Separate one-way analyses of variance were performed in GraphPad Prism to test if treatments differed with respect to mean fluorescence intensity. Tukey’s post hoc multiple comparisons analysis was used to compare between all levels of treatment. A simple linear regression was used to test if total NilC expression predicted surface exposure of NilC.

For WGA, UEA, and soluble NilC protein experiments related to individual nematode colonization, the binary outcome of colonization was analyzed within generalized linear mixed models using the GLIMMIX procedure (SAS v 9.4, Cary, NC, United States) (Schabenberger, 2005) with a binary distribution and a logit link. The fixed effect of treatment, as well as other confounding variables, such as days observed (6 days total) or the life stage of the nematode (male, female, juvenile), were included in the model. Additionally, random effects to account for biological replicate were included. The inverse link option was used within the LS Means statement to obtain model-adjusted probability for colonization by bacterial symbionts. Additional variables, including addition of unconjugated WGA and bacteria, or bacteria alone, the life stage of the nematode, and the day observed that can contribute to colonization status in the assay, were included in models as appropriate. Statistical significance was set at α = 0.05.

Proteomics and Metabolomics

Sample Preparation

HGB 1495 (X. nematophila ATCC19061 ΔSR1ΔnilR GFP with integrated empty Tn7) and HGB1496 (X. nematophila ATCC19061 ΔSR1ΔnilRGFP with integrated Tn7 containing SR1) were struck from frozen stocks onto LB pyruvate plates and incubated at 30°C overnight. Three biological replicates for each strain were inoculated in 50 ml of a minimal medium (Bhasin et al., 2012) in a sterile 500-ml flask, and incubated at 30°C, 200 rpm to OD600 of 0.6. Based on the findings of Bhasin et al. (2012), growth in this medium to OD600 of 0.6 for ∼55 h was expected to maximize nilB expression in the HGB1496 strain. Cell lysis was monitored at 260–280 Abs. The 50-ml culture was divided for the metabolomics and proteomics analyses. For proteomic analysis, cell pellets were suspended in an SDS lysis buffer (2% in 100 mM of NH4HCO3, 10-mM DTT). Samples were physically disrupted by bead beating (0.15 mm) at 8,000 rpm for 5 min. Crude lysates were boiled for 5 min at 90°C. Cysteines were blocked by adjusting each sample to 30-mM iodoacetamide and incubating the reaction in the dark for 15 min at room temperature. Proteins were precipitated using a chloroform/methanol/water extraction. Dried protein pellets were resuspended in 2% sodium deoxycholate (SDC) (100-mM NH4HCO3), and protein amounts were estimated by performing a bicinchoninic acid (BCA) assay. For each sample, an aliquot of ∼500 μg of protein was digested via two aliquots of sequencing-grade trypsin [Promega, 1:75 (w:w)] at two different sample dilutions, (overnight) and subsequent incubation for 3 h at 37°C. The peptide mixture was adjusted to 0.5% formic acid to precipitate SDC. Hydrated ethyl acetate was added to each sample at a 1:1 [v:v] ratio three times to effectively remove SDC. The samples were then placed in a SpeedVac Concentrator (Thermo Fisher Scientific, Waltham, MA, United States) to remove ethyl acetate and further concentrate the sample. The peptide-enriched flowthrough was quantified by a BCA assay, desalted on RPC18 stage tips (Pierce Biotechnology, Waltham, MA, United States) and then stored at −80°C. For metabolomic analysis, frozen samples were thawed at 4°C prior to extraction. Extractions were performed using 1.5 ml of 0.1-M formic acid in 4:4:2 acetonitrile:water:methanol according to the procedure described previously (Dearth et al., 2018).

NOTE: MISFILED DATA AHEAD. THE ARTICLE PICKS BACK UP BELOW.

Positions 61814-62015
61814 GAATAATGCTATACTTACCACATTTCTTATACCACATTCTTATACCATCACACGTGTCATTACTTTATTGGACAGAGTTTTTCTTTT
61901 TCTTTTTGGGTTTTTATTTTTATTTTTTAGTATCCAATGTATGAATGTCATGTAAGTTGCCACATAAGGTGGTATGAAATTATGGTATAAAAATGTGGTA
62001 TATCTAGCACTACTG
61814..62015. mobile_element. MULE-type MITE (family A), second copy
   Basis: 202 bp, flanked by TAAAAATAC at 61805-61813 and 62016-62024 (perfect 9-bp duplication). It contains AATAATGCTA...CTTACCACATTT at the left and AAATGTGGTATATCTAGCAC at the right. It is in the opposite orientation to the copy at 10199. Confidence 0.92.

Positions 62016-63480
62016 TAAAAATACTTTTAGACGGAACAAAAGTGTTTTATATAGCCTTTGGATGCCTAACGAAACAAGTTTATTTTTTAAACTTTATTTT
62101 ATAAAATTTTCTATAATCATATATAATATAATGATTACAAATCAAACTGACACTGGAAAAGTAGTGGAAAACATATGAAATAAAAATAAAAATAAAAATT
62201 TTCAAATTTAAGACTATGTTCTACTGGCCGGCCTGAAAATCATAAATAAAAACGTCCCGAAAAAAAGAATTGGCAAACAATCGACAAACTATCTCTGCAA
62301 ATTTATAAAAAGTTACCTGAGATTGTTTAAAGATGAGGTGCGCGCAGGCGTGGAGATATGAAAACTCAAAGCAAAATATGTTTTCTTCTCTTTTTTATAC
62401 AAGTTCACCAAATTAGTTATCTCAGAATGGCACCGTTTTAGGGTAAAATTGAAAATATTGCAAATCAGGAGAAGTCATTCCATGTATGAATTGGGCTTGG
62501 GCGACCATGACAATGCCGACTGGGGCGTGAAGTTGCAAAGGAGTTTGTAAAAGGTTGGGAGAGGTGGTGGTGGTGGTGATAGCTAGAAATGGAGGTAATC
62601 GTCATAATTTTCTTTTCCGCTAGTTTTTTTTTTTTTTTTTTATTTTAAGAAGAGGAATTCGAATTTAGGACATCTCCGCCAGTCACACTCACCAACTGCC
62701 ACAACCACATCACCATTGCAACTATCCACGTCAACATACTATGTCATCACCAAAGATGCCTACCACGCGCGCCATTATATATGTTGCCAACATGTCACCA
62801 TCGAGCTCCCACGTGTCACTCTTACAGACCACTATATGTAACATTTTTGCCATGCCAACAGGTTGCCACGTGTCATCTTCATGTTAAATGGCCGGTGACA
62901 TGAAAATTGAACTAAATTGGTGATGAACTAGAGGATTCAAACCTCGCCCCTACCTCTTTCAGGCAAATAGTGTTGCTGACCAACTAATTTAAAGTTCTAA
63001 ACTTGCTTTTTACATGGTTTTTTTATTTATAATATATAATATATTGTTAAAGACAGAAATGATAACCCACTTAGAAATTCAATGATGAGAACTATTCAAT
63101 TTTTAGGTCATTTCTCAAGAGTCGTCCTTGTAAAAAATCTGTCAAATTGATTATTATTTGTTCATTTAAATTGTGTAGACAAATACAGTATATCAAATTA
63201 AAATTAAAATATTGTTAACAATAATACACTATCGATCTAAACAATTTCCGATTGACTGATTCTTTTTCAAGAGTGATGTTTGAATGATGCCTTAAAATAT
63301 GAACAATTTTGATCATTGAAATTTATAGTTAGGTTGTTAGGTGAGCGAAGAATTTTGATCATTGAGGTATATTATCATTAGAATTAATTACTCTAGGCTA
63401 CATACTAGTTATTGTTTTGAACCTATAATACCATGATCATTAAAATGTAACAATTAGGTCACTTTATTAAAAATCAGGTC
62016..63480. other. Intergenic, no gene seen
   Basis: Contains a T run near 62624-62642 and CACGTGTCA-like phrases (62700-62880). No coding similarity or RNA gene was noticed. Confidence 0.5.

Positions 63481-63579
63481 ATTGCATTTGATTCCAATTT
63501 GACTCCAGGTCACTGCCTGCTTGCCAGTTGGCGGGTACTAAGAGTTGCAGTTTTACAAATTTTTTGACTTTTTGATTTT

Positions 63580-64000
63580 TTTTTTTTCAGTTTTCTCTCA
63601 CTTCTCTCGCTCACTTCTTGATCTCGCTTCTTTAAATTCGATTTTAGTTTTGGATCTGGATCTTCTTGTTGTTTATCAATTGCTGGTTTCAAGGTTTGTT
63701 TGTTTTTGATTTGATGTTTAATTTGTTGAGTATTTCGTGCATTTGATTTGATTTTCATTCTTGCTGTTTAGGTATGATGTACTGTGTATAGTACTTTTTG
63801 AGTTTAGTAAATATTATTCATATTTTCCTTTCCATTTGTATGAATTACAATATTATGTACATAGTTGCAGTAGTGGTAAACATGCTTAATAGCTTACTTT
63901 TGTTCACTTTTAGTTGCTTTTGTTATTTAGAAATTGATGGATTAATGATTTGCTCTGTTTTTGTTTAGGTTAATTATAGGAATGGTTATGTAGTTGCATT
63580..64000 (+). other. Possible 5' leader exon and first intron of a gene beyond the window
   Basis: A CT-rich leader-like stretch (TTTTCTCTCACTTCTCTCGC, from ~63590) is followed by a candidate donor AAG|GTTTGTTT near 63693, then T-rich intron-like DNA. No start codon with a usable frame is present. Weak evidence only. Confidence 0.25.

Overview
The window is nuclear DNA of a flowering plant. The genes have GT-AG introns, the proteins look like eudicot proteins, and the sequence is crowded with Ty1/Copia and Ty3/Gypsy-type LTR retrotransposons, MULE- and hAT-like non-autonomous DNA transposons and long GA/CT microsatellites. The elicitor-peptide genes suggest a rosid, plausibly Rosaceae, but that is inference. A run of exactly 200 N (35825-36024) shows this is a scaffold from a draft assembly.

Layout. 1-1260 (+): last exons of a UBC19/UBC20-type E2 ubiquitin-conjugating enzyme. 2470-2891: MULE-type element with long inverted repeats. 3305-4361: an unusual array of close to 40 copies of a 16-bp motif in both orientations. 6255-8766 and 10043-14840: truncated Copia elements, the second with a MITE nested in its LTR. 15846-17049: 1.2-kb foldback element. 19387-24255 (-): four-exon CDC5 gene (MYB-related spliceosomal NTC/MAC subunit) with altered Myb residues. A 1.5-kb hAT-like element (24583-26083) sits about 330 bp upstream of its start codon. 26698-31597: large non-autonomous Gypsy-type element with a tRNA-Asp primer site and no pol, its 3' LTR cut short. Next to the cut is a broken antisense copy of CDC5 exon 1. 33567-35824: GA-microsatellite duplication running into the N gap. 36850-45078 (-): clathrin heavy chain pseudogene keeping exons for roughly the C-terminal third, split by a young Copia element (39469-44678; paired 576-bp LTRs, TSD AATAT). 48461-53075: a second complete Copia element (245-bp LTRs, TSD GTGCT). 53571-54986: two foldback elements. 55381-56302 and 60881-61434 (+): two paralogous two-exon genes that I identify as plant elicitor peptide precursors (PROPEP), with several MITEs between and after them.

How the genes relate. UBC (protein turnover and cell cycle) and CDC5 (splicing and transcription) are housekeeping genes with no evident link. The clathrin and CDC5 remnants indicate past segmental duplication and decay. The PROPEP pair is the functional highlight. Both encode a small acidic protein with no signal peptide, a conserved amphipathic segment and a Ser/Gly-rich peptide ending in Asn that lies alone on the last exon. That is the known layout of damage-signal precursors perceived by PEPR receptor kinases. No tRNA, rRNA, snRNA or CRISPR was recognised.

LC-MS/MS and UPLC-HRMS Analysis

For proteomics analyses, all samples were analyzed on a Q Exactive Plus mass spectrometer (Thermo Fisher Scientific, Waltham, MA, United States), coupled with a Proxeon EASY-nLC 1200 liquid chromatography (LC) pump (Thermo Fisher Scientific, Waltham, MA, United States). Peptides were separated on a 75-μm inner diameter microcapillary column packed with 25 cm of Kinetex C18 resin (1.7 μm, 100 Å, Phenomenex). For each sample, a 2 μg aliquot was loaded in Buffer A (0.1% formic acid, 2% acetonitrile) and eluted with a linear 150-min gradient of 2–20% of Buffer B (0.1% formic acid, 80% acetonitrile), followed by an increase in Buffer B to 30% for 10 min, another increase to a 50% buffer for 10 min and concluding with a 10-min wash at 98% Buffer A. The flow rate was kept at 200 nl/min. MS data were acquired with the Thermo Xcalibur software version 4.27.19, a topN method where N could be up to 15. Target values for the full scan MS spectra were 1 × 106 charges in the 300–1,500 m/z range with a maximum injection time of 25 ms. Transient times corresponding to a resolution of 70,000 at m/z 200 were chosen. A 1.6 m/z isolation window and fragmentation of precursor ions were performed by higher-energy C-trap dissociation (HCD) with a normalized collision energy of 30 eV. MS/MS scans were performed at a resolution of 17,500 at m/z 200 with an ion target value of 1 × 106 and a maximum injection time of 50 ms. Dynamic exclusion was set to 45 s to avoid repeated sequencing of peptides.